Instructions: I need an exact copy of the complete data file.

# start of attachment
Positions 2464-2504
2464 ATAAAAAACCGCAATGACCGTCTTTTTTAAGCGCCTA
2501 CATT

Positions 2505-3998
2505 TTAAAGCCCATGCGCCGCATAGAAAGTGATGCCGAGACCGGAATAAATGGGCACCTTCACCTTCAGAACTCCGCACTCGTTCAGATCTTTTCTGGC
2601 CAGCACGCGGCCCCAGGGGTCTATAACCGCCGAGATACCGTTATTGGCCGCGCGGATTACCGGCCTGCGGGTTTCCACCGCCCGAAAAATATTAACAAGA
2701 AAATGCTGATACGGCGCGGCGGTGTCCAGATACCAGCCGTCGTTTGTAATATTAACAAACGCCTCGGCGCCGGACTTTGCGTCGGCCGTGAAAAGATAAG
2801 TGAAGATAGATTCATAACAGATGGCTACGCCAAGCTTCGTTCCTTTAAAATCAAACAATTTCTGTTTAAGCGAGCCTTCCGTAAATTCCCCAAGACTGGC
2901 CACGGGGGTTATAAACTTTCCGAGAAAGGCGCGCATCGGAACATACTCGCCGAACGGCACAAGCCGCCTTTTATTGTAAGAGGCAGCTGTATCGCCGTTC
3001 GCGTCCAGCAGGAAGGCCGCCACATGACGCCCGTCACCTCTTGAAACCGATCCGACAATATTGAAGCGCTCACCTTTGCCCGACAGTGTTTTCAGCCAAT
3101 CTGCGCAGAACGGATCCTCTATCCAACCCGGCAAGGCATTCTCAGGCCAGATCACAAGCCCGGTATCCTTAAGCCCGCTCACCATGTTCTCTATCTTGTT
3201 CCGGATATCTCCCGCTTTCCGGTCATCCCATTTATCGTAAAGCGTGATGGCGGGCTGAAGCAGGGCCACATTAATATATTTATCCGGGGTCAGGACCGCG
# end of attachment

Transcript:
Positions 2464-2504
2464 ATAAAAAACCGCAATGACCGTCTTTTTTAAGCGCCTA
2501 CATT

Positions 2505-3998
2505 TTAAAGCCCATGCGCCGCATAGAAAGTGATGCCGAGACCGGAATAAATGGGCACCTTCACCTTCAGAACTCCGCACTCGTTCAGATCTTTTCTGGC
2601 CAGCACGCGGCCCCAGGGGTCTATAACCGCCGAGATACCGTTATTGGCCGCGCGGATTACCGGCCTGCGGGTTTCCACCGCCCGAAAAATATTAACAAGA
2701 AAATGCTGATACGGCGCGGCGGTGTCCAGATACCAGCCGTCGTTTGTAATATTAACAAACGCCTCGGCGCCGGACTTTGCGTCGGCCGTGAAAAGATAAG
2801 TGAAGATAGATTCATAACAGATGGCTACGCCAAGCTTCGTTCCTTTAAAATCAAACAATTTCTGTTTAAGCGAGCCTTCCGTAAATTCCCCAAGACTGGC
2901 CACGGGGGTTATAAACTTTCCGAGAAAGGCGCGCATCGGAACATACTCGCCGAACGGCACAAGCCGCCTTTTATTGTAAGAGGCAGCTGTATCGCCGTTC
3001 GCGTCCAGCAGGAAGGCCGCCACATGACGCCCGTCACCTCTTGAAACCGATCCGACAATATTGAAGCGCTCACCTTTGCCCGACAGTGTTTTCAGCCAAT
3101 CTGCGCAGAACGGATCCTCTATCCAACCCGGCAAGGCATTCTCAGGCCAGATCACAAGCCCGGTATCCTTAAGCCCGCTCACCATGTTCTCTATCTTGTT
3201 CCGGATATCTCCCGCTTTCCGGTCATCCCATTTATCGTAAAGCGTGATGGCGGGCTGAAGCAGGGCCACATTAATATATTTATCCGGGGTCAGGACCGCG